CARTA Glossary

Displaying 1 - 82 of 82 defined words for "Imagining the Future of Anthropogeny". To see all CARTA defined words, please view the complete glossary.

Word Definition Related Vocabulary
Agricultural revolution

The transition from hunting and gathering to settled agriculture starting ~12,000 years ago in Mesopotamia. The development of and transition to agrarian life ways and technology was piecemeal in different places and at different times instead of a full blown “revolution.”


A subsistence strategy that relies on domesticated species instead of hunting and gathering wild animals and plants.


Alternative DNA sequence at the same locus (location on the chromosome)

Alzheimer’s disease

The most common type of dementia in humans. It is a progressive neurodegenerative disease marked by memory loss, language problems, disorientation, and behavioral changes.

Amino acids

Organic compounds that are the building blocks of proteins and participate in a number of processes such as neurotransmitter transport and biosynthesis. Amino acids are encoded by the genome as different three nucleotide codes.

Ancient DNA

DNA that is extracted from ancient specimens (skeletons, mummified tissues, frozen specimens, archeological material, archival collections, sediments, and dirt). The current upper age limit for ancient DNA extraction and sequencing is 0.4-1.5 mya.


The proposed geologic epoch defined by human influence on the Earth. There is yet to be consensus for when the anthropocene began with suggestions ranging from the start of the agricultural revolution to the first atomic explosion.


The study of human origins. A compound of Greek words for humans (anthropo) and origins (geny).

Archaic admixture

DNA from ancient, divergent, and now extinct populations found in current people.

Artificial intelligence (AI)

A form of intelligence in which a machine system is able to make rational decisions based on perception of its environment.

Autism Spectrum Disorder (ASD)

A range of conditions characterized by challenges with social skills, repetitive behaviors, speech, and nonverbal communication.


A form a locomotion involving only an animal’s rear, or hind, limbs for propulsion.

Brain organoid

An artificially grown in vitro brain model used for investigating brain development and neurological disease. Brain organoids are derived from induced pluripotent stem cells and embryonic stem cells.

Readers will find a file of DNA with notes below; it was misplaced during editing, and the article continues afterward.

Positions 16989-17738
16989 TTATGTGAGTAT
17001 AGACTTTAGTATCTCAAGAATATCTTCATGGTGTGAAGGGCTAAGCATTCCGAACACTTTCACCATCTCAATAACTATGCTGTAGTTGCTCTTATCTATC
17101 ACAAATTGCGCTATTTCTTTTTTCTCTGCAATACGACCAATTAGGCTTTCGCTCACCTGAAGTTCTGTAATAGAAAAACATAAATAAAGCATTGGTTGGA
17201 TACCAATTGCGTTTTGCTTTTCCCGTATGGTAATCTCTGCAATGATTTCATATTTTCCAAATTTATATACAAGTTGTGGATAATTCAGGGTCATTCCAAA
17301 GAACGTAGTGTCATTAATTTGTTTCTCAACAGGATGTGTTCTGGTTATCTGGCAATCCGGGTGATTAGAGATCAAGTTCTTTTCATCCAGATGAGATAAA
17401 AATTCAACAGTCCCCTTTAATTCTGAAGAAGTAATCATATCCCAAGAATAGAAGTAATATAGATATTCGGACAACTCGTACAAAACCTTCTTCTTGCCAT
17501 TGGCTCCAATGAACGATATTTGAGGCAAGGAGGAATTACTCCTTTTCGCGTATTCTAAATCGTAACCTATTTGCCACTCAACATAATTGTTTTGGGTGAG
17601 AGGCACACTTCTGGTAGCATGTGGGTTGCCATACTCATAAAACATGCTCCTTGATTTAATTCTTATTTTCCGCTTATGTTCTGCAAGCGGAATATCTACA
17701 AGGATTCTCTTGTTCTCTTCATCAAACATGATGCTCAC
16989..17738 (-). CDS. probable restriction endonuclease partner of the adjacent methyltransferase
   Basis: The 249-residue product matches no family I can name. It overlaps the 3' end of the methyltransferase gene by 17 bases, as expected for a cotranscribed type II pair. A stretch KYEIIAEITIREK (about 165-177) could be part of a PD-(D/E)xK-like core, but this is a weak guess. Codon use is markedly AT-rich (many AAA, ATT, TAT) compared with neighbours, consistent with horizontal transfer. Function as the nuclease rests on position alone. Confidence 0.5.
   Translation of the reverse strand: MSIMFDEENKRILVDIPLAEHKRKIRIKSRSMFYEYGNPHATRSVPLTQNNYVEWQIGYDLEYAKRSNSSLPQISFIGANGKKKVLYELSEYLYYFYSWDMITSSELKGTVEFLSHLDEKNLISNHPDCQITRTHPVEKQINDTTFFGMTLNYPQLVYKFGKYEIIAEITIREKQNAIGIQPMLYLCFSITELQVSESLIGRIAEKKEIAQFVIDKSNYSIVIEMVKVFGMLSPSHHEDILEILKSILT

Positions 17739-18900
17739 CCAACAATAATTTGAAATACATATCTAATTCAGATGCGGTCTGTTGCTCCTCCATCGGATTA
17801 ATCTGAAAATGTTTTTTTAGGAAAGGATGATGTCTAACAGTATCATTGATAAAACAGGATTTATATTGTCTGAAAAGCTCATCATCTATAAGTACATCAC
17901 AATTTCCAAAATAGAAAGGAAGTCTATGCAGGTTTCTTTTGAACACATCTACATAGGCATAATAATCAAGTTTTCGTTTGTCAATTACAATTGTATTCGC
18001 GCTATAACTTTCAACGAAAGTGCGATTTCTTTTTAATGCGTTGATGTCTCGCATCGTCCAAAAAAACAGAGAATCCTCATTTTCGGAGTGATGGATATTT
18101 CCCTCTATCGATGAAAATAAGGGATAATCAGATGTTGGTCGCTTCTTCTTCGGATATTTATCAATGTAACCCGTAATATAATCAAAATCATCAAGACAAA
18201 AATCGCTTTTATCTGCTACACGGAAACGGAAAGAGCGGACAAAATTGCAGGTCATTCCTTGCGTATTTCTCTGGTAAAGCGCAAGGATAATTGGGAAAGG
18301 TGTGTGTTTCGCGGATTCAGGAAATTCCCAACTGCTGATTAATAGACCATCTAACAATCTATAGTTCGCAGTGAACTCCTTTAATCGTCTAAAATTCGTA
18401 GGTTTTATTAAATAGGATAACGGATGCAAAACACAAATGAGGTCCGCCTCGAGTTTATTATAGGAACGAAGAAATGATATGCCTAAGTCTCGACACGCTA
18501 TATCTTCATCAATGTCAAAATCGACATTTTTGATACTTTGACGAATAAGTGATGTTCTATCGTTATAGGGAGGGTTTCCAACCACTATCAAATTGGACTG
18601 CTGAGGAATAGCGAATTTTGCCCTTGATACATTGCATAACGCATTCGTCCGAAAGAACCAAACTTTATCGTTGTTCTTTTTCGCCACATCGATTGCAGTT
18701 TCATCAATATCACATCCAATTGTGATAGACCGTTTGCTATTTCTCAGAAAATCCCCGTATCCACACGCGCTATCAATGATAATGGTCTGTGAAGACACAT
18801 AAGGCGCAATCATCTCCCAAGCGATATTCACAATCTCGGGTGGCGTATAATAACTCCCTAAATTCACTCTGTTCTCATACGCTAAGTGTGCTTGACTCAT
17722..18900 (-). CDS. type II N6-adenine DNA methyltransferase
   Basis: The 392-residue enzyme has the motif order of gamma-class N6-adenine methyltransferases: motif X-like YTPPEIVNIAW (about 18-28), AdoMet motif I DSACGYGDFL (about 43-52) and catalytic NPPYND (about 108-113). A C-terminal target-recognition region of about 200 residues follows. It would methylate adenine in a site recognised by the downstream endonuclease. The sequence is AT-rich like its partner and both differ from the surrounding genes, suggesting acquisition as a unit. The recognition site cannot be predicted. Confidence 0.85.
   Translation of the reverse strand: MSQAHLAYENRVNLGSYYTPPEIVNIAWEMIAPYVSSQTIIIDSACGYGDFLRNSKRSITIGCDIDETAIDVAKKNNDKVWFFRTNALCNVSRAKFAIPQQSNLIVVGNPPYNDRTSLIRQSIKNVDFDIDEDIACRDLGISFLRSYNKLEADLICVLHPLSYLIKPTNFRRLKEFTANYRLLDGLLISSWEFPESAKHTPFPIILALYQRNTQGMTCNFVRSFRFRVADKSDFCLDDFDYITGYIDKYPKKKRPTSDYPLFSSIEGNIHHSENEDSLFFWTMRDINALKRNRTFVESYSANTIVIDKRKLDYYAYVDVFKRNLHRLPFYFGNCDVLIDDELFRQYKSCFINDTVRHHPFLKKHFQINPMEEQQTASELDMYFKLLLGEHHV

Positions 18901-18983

A complex of DNA and proteins (histone and adaptor proteins) forming chromosomes.


Discrete strands of tightly packaged chromatin.

Copy number variation (CNV)

A phenomenon in which sections of the genome are repeated on the same or different chromosome and the number of repeats in the genome varies between individuals in the human population. Such repeats can include functional genes.

Deleterious mutation

A genetic change that decreases an individual’s fitness and increases susceptibility to or causes disease or disorder. Most deleterious mutations are recessive, i.e. selection can only act on them when an individual carries two copies of the same mutation.

Deoxyribonucleic acid (DNA)

The molecule of inheritance, which consists of sequences of the four nucleotide bases: Adenine, Thymine, Guanine, and Cytosine.


Organisms with two sets of each chromosome except for XY sex chromosomes in male mammals.

DNA methylation

A process by which methyl groups are added to the DNA molecule. Methylation can change the activity of a DNA segment without changing the sequence. When located in a gene promoter, DNA methylation typically acts to repress gene transcription.

DNA sequence

The specific order of the nucleotide bases along a strand of DNA.


The process of artificial selection by humans for desired traits of plants, animals, fungi, and microorganisms. This implies the complete control of the reproduction of those species.

Embryonic stem cell (ESC)

The inner cell mass of the human blastocyst, the rapidly dividing fertilized egg at four to seven days post fertilization. ESCs are pluripotent, meaning they can differentiate into all cell types of the three embryonic tissue layers.


Searching for wild food or provisions as opposed to cultivating food crops or breeding livestock.

Frontal lobe (brain)

The largest of the four major lobes of the brain in mammals, and is located at the front of each hemisphere. It is devoted to action such as skeletal movement, ocular movement, speech control, the expression of emotions. In humans, the largest part of the frontal cortex is the prefrontal cortex.


Mature haploid sex cells that can unite to form a diploid zygote.

GATA binding protein 3 (GATA3)

A gene that encodes a protein in the GATA family of transcription factors. GATA3 plays an important role in endothelial cell biology and in allergy and immunity against worm infections. In humans, defects in GATA3 cause hypoparathyroidism with sensorineural deafness and renal dysplasia.